Are Cloud Storage Providers The Same As Storage Service Providers?

Isn't cloud storage just Storage Service Providers with new marketing? The question came up twice last week in almost identical fashion. Obviously, there is still some confusion, and the failure of Storage Service Providers (SSPs) still weighs around the neck of Cloud Storage Providers (CSP) like an albatross. Are CSPs the same as SSPs? While there is one similarity there are also dramatic differences. What's similar?

George Crump

May 27, 2010

3 Min Read
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Isn't cloud storage just Storage Service Providers with new marketing? The question came up twice last week in almost identical fashion. Obviously, there is still some confusion, and the failure of Storage Service Providers (SSPs) still weighs around the neck of Cloud Storage Providers (CSP) like an albatross. Are CSPs the same as SSPs? While there is one similarity there are also dramatic differences. What's similar?

The SSP concept started in the late 90's. The goal was to make storage similar to electricity. You plugged into the wall and there was your storage. In general, cloud storage follows this same model. Both are based on a pay-as you-go model. As far as similarities go, though, that's about it.

What's different? The first big difference that comes to mind for me is the infrastructure that the CSPs are using. Most, if not all, of the SSPs used very expensive, high-end, name brand hardware to host their customers' data. The idea in those days was to impress the end user with the storage brand name behind the SSP. We see almost the exact opposite today, CSPs are more often than not leveraging their name first and the hardware second. Although the quality of the hardware is important, greater emphasis is placed on the policies and procedures that these companies employ.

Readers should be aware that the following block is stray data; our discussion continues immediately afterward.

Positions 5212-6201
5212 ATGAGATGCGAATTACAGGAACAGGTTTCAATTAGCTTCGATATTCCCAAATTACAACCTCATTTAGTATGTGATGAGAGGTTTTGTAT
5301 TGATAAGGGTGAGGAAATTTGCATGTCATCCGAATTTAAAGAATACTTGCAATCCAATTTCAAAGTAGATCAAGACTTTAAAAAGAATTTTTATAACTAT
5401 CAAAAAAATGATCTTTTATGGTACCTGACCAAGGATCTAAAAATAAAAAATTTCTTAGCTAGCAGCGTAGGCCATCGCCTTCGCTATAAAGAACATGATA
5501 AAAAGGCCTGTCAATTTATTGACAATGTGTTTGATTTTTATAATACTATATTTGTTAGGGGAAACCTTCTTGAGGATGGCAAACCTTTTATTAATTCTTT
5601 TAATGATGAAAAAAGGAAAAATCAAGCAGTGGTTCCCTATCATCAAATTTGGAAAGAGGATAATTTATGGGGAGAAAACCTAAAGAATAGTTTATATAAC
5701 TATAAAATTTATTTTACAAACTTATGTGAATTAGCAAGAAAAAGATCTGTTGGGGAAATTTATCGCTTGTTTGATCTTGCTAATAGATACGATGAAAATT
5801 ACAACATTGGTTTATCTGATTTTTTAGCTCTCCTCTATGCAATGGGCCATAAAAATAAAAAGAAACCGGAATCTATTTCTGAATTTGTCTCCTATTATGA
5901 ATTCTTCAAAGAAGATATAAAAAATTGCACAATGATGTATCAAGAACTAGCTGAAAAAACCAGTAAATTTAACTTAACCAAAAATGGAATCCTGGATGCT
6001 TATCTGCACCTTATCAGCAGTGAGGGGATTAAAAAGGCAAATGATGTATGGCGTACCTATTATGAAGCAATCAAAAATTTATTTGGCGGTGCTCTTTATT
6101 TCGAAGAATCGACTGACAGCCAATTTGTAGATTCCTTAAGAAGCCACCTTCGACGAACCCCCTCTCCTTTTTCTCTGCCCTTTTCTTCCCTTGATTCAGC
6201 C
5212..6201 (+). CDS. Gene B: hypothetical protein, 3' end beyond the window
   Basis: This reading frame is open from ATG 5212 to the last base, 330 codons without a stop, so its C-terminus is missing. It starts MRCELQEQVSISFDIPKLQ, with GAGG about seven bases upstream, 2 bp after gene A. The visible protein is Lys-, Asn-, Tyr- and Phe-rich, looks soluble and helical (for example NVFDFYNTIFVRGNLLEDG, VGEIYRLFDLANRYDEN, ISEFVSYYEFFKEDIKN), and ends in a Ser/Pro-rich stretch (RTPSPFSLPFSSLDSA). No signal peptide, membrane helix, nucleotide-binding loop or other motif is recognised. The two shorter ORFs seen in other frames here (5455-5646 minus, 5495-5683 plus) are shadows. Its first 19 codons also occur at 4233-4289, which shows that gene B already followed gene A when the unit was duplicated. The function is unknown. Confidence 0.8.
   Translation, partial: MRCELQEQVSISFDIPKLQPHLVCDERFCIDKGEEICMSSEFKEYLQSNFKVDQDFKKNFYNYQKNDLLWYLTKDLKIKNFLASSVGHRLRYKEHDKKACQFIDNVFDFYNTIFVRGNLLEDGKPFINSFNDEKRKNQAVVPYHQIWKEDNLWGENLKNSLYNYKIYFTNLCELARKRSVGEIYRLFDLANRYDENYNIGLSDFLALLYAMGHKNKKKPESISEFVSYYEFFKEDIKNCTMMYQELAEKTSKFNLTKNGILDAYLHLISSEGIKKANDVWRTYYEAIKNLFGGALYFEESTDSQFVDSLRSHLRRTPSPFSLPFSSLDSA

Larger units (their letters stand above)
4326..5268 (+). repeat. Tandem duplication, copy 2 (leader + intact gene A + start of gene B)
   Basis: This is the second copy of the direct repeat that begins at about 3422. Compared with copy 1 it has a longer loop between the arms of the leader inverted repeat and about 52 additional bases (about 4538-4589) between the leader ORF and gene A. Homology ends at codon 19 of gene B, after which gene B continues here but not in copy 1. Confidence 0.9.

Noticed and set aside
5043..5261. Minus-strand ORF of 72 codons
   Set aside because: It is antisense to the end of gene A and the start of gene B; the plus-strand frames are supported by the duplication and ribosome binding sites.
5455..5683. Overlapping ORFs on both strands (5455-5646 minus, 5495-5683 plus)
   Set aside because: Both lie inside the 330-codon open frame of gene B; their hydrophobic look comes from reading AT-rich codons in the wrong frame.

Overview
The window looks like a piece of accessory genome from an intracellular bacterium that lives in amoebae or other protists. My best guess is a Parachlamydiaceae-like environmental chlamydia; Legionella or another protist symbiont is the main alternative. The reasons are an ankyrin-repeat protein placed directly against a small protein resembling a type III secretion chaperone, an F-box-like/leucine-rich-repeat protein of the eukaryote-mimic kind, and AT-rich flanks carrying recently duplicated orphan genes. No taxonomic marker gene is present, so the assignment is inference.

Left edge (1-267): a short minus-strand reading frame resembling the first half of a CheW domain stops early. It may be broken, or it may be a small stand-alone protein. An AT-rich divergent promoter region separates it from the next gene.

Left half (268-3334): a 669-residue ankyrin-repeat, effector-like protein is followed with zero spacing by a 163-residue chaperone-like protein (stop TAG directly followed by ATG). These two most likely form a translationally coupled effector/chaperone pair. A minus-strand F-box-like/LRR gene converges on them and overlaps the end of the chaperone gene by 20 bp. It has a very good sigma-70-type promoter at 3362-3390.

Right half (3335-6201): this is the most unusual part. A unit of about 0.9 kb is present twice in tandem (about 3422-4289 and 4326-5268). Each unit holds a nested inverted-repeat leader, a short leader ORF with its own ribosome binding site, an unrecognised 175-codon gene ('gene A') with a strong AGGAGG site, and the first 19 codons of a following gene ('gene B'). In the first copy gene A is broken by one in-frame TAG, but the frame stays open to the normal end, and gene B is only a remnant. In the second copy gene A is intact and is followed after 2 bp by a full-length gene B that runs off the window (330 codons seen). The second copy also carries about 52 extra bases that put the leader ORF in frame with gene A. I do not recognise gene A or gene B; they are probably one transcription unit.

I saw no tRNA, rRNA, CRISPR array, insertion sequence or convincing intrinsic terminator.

The next difference is availability and cost of bandwidth. Bandwidth is everywhere now and acceptable speeds are very affordable. Those connections tend to be a lot more reliable. I can't remember the last time our office internet connection has gone down, but it has been at least a month or two, and when it did, it was only for a few minutes. Clearly better availability can be had than our standard vanilla office connection. Also, if you project bandwidth out, we are not far from near ubiquitous bandwidth all at very high speeds, and in a data center we are there now.

The hardware model itself is also different. SSPs tried to use tier one, monolithic solutions that were really designed for single-server, or at most, single-organization use. The SSPs became software developers in their own right, trying to address the shortcomings of a monolithic storage system and to try to ease their own management burden on them.These systems were never designed for the dynamic needs of a multi-tenant environment. CSPs, either on their own development efforts or more commonly through their partnerships with cloud storage hardware/software manufacturers, are keenly focused on the dynamic nature of their market. Multi-tenancy is built in to most platforms, as is ease of use, ease of scale and most importantly, cost efficiencies.

Finally, there is software enabling. Most CSPs are platforms for other software products. You have specific applications now available that can provide a range of services like NAS, SAN, archive and backup that directly support a cloud initiative. In addition, a growing number of existing applications are adding cloud support to their offerings. As is always the case, software drives platform adoption.

This is just a quick list, there are many more differences as you get more detailed. The important understanding is that SSPs and CSPs share only one basic similarity. Beyond that you can drive a truck through the differences.

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